Spring into Magazine Writing for Children

by Leah Heilman Schanke

In the April 2018 Professional Series presentation, participants learned that writing for magazines is a good way to break into children’s publishing because:

  1. It’s a repeat market – magazines need nonfiction, fiction, recipes, etc. every month.
  2. It’s often overlooked.
  3. It’s more open to new writers – publishers are often not open to unagented and never published talent.


Emily Goodman, author of fiction and nonfiction in children’s magazines including Cobblestone, Highlights, and AppleSeeds, and author of the award-winning picture book Plant Secrets, cautioned, “It’s still not easy to have work accepted by magazines.” Yet it’s easier than breaking into the children’s book market. As soon as a writer sells an article, he or she is then a professional writer. The pay is modest but enables one to build a resume as a professional writer.

Karen DelleCava has had several stories published in Highlights including two in in 2018. She is also the author of the young adult novel, A Closer Look, named a 2011 Top 40 title for realistic fiction by the PA School Librarians Association.

Most magazines such as Highlights, Cricket, Jack and Jill are looking for fiction. Examples of nonfiction magazines are Ranger Rick, Cobblestone, and National Geographic Kids.

DelleCava said a good place to start is researching magazines in the Children’s Writers and Illustrators Market and then finding issues at the public library, bookstores, and on the web. DelleCava and Goodman advised reading at least a few issues, but two years of back issues is ideal to get a sense of article length and tone of the magazine. What is the magazine’s focus? Health and fitness like Jack and Jill? Fun with a purpose like Highlights?

If publication in a particular magazine is preferred, subscribing to it will enable the writer to be up-to-date on what the magazine has done. Some magazines have monthly themes which are listed on their web site. Magazines like Cricket do not have published themes but writers who sign-up for emails will receive the topics.

What makes a good submission? For fiction, DelleCava said stories should have the following:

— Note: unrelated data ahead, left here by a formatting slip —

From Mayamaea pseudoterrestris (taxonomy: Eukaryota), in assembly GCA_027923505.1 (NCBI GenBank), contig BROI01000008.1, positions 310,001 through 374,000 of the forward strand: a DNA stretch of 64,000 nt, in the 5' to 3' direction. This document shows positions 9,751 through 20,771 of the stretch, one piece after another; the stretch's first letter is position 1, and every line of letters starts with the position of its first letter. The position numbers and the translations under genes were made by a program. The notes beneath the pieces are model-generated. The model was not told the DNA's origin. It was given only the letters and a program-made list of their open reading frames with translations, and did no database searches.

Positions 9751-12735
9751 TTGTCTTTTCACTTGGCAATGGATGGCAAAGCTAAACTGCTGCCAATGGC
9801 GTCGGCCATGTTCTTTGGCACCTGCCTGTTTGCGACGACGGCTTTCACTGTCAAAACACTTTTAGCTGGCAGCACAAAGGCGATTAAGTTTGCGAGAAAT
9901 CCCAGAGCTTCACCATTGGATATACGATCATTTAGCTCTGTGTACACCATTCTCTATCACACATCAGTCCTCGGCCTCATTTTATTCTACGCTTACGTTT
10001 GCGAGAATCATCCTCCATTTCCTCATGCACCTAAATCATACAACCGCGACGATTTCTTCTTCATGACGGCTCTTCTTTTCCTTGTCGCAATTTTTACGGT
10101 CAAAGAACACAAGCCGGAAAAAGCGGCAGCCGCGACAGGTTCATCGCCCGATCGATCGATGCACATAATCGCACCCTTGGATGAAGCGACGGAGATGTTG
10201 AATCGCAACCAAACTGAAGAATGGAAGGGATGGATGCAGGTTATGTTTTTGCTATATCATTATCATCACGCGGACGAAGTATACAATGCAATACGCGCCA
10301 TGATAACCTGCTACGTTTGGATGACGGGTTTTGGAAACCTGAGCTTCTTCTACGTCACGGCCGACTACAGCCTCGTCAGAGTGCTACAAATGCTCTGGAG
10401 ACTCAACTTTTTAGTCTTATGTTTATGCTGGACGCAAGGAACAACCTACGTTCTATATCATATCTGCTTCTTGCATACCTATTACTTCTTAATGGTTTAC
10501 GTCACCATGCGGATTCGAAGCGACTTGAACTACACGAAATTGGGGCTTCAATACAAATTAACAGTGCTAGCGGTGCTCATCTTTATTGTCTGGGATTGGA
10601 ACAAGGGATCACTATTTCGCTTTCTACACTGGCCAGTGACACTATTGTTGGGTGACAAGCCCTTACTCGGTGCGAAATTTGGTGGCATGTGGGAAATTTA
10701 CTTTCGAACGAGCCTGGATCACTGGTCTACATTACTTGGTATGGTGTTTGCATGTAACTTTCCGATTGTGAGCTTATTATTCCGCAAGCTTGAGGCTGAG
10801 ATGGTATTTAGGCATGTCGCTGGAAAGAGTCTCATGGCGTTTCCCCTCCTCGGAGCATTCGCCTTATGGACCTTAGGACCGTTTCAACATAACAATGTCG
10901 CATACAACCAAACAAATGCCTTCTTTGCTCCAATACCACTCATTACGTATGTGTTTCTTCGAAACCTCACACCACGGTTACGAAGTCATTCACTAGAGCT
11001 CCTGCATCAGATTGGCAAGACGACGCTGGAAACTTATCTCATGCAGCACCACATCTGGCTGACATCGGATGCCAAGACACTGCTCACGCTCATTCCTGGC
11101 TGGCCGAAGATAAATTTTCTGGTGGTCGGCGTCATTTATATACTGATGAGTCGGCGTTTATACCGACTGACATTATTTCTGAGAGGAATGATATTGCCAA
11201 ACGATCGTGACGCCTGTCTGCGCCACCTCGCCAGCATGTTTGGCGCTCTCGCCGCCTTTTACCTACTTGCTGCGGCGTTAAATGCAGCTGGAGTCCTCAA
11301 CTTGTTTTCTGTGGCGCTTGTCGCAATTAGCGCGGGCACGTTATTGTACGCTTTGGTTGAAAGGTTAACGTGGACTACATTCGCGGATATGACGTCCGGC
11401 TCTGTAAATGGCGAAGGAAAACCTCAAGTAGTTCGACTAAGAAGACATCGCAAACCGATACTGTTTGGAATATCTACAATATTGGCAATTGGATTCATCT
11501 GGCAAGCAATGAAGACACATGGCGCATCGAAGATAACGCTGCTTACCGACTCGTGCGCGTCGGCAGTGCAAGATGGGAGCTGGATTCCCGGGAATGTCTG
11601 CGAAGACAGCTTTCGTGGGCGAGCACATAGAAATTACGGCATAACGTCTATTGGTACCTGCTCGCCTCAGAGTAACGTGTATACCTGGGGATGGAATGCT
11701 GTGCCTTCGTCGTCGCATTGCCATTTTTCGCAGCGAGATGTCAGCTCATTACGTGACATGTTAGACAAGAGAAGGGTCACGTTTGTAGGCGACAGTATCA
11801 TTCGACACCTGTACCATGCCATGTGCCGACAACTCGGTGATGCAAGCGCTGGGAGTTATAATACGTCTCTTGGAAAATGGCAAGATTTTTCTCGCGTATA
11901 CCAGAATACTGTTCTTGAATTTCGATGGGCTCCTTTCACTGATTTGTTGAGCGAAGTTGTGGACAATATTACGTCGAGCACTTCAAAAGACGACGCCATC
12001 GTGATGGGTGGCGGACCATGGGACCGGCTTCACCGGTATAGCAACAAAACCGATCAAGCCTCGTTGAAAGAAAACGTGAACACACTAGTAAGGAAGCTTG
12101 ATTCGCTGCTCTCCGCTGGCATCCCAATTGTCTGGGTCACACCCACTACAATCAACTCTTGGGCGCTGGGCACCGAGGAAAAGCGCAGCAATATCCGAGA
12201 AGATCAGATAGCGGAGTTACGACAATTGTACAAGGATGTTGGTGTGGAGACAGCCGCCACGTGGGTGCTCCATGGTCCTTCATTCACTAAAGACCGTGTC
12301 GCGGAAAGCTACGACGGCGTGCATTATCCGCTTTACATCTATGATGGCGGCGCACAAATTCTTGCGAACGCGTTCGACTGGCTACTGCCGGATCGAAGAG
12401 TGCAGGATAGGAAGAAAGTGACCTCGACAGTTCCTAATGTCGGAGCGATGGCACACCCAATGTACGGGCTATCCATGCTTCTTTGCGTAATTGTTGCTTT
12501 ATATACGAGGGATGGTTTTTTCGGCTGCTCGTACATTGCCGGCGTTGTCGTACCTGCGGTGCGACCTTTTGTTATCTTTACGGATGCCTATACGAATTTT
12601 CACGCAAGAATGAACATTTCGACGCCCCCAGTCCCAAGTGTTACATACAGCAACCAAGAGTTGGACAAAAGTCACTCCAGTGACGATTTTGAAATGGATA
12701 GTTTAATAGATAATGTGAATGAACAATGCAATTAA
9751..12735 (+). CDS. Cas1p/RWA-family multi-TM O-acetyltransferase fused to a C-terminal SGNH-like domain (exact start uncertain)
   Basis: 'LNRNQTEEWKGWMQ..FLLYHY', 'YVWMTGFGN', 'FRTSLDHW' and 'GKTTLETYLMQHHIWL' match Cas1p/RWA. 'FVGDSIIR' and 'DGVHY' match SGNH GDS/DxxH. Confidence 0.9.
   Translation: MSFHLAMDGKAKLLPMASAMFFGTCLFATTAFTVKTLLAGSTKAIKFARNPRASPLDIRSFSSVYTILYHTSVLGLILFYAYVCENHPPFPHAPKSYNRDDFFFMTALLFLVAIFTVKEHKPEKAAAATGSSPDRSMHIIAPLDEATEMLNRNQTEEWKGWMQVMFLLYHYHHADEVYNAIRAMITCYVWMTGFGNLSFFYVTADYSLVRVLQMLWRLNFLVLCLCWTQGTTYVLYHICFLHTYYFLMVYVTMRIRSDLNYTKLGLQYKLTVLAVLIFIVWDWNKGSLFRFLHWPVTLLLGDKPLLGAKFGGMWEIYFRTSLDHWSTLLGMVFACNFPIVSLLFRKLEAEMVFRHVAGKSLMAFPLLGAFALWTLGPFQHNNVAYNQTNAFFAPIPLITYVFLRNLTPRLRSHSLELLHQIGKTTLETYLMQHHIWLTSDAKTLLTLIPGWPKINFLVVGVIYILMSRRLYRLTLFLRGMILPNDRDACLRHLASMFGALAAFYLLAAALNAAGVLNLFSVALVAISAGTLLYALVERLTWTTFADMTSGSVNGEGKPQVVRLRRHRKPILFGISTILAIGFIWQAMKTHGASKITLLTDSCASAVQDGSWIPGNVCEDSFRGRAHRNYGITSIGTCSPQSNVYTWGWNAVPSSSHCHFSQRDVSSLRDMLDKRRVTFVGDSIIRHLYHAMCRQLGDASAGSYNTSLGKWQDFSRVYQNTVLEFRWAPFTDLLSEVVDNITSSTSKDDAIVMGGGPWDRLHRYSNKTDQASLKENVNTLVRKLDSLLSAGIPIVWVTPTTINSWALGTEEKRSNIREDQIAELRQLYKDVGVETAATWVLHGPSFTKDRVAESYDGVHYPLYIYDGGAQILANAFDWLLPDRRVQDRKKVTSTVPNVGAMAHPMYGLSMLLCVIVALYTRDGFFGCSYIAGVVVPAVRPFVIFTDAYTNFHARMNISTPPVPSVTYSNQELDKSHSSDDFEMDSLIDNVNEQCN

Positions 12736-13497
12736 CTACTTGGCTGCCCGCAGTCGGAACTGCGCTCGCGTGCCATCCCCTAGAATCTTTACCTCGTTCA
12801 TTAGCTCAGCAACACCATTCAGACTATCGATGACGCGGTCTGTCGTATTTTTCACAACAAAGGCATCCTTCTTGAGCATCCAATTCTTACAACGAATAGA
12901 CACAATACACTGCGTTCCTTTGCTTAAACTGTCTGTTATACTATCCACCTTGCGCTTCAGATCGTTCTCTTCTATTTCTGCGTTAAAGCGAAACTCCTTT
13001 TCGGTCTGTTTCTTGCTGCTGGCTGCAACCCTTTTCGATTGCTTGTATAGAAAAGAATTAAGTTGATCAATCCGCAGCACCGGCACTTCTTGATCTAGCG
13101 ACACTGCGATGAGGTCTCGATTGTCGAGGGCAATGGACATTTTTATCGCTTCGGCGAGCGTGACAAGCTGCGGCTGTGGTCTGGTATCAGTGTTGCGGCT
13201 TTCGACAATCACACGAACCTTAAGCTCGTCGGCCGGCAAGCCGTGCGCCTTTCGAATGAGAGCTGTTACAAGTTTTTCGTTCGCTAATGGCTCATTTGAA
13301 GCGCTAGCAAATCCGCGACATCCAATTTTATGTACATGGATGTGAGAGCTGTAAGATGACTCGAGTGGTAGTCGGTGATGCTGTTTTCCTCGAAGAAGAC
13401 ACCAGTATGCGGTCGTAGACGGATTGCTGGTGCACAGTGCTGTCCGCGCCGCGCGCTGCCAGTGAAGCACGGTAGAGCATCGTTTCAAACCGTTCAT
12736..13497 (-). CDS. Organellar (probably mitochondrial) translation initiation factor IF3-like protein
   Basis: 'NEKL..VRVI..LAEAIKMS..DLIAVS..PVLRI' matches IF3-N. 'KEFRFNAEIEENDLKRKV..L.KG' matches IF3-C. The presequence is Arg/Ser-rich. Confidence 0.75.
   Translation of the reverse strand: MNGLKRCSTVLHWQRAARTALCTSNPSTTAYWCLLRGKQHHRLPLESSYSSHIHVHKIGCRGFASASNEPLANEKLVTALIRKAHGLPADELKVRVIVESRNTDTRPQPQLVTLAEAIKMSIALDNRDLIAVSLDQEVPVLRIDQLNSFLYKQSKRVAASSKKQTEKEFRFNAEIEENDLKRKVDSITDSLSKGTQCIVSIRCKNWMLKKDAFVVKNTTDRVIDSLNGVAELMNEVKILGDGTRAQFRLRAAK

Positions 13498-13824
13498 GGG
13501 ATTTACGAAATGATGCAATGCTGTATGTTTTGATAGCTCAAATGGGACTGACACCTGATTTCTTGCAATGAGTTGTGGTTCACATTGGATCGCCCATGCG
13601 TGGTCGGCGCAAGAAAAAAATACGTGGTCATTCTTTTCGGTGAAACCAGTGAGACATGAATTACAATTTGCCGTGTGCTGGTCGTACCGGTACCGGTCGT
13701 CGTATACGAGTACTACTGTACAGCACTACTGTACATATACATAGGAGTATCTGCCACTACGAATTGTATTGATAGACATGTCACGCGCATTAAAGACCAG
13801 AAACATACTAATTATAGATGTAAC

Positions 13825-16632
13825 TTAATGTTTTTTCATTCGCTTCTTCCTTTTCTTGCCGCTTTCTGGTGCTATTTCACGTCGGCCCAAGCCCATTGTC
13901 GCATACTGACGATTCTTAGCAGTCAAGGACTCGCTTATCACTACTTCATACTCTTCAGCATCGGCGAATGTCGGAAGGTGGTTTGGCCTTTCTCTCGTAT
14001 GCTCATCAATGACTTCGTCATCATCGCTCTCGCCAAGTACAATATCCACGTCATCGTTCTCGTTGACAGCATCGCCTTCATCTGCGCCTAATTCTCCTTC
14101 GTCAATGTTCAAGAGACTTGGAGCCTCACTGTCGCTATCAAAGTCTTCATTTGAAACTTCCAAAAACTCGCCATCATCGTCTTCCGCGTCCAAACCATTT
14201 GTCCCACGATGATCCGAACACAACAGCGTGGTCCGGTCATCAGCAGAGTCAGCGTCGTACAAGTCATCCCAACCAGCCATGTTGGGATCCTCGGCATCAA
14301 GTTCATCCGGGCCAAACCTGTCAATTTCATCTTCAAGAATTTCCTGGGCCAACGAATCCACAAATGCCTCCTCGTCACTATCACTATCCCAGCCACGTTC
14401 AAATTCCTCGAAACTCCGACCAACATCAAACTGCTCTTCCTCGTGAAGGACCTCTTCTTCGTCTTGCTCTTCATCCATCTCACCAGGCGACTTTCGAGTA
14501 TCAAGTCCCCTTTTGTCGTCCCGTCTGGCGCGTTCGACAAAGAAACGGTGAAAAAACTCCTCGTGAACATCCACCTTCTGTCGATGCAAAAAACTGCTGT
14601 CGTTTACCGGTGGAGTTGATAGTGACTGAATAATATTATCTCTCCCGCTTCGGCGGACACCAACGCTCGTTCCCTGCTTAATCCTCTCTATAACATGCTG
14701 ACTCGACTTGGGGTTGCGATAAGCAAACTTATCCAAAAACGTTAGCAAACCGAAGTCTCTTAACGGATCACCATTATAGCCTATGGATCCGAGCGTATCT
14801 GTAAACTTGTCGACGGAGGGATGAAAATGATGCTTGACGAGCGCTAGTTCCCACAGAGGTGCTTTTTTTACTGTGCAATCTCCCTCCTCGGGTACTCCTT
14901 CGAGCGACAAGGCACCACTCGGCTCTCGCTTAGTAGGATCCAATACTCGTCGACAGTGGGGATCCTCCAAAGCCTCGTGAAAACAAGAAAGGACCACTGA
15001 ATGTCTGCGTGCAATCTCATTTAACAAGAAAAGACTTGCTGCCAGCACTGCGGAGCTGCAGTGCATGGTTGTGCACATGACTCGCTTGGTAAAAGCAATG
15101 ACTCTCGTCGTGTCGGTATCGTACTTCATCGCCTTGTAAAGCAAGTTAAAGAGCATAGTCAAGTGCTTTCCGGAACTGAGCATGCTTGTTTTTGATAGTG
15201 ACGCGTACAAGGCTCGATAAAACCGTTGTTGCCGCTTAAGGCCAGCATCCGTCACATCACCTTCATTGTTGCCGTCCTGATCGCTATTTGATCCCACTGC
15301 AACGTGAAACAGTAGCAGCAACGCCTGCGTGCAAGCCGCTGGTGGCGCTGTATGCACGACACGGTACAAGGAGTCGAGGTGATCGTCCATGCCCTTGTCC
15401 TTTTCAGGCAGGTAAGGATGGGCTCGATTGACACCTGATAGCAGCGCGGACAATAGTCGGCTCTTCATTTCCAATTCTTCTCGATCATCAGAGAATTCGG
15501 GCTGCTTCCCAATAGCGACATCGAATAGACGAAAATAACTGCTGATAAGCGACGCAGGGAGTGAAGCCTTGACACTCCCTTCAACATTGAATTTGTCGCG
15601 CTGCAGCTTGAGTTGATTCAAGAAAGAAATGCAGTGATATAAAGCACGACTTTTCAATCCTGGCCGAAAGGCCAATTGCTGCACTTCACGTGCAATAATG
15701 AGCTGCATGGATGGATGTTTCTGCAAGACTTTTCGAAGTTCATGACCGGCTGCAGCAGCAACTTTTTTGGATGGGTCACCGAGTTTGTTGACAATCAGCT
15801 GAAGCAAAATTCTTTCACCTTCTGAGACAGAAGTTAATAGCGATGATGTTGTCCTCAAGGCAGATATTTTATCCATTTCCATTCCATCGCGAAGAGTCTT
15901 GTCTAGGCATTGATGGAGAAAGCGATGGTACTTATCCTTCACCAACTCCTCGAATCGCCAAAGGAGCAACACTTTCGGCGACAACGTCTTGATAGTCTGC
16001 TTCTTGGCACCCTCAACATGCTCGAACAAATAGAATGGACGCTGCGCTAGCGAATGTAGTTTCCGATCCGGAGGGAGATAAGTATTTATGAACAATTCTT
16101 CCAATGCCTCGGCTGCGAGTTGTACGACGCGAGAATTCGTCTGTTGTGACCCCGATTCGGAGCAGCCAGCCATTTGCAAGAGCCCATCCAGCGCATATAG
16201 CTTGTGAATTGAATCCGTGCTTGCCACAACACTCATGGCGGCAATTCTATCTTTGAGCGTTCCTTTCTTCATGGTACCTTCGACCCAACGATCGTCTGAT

1. Main character must have a problem.
  2. Characters must solve their own problems.
  3. Character must grow in some way.

Remember to show, don’t tell; use metaphors and similes and lively dialogue; and have action that leads to a satisfying ending. Since many magazines use Submittable, DelleCava said, “It’s a good way to see what you have submitted and where it has been accepted.”

For nonfiction, writers send a proposal and only write the article if approval is received. Proposals may be due six months ahead of publication, and the writer may only have two weeks to one month to write the article, but as Goodman pointed out, “The research has already been done.”

Goodman shared it helps to write from personal experience or interview someone with personal experience. For her first magazine article, “A Bridge to History” in Cobblestone, Goodman drew upon her past experience working for the Department of Transportation in New York City and wrote about what it takes for bridge maintenance at the Brooklyn Bridge. Both DelleCava and Goodman said to look for fresh angles in fiction and nonfiction.

While the pay is modest, in some instances, like with Highlights, the story may be resold, to education testing company, for example and result in another payment to the author. DelleCava’s “Surfing Iowa” story in Highlights originally sold for $200 but has earned her many times that over time. However, DelleCava and Goodman emphasized one should write for magazines for the love of it, not to make money. They both agree, “It’s worth it.”

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Leah Heilman Schanke was a winner in the 2017 KidLit College Picture Book Contest and finalist two consecutive years in 2014 and 2013 in the PNWA Literary Contest. Leah is represented by Allison Remcheck of Stimola Literary Studio and can be found on Twitter at @LeahSchanke.

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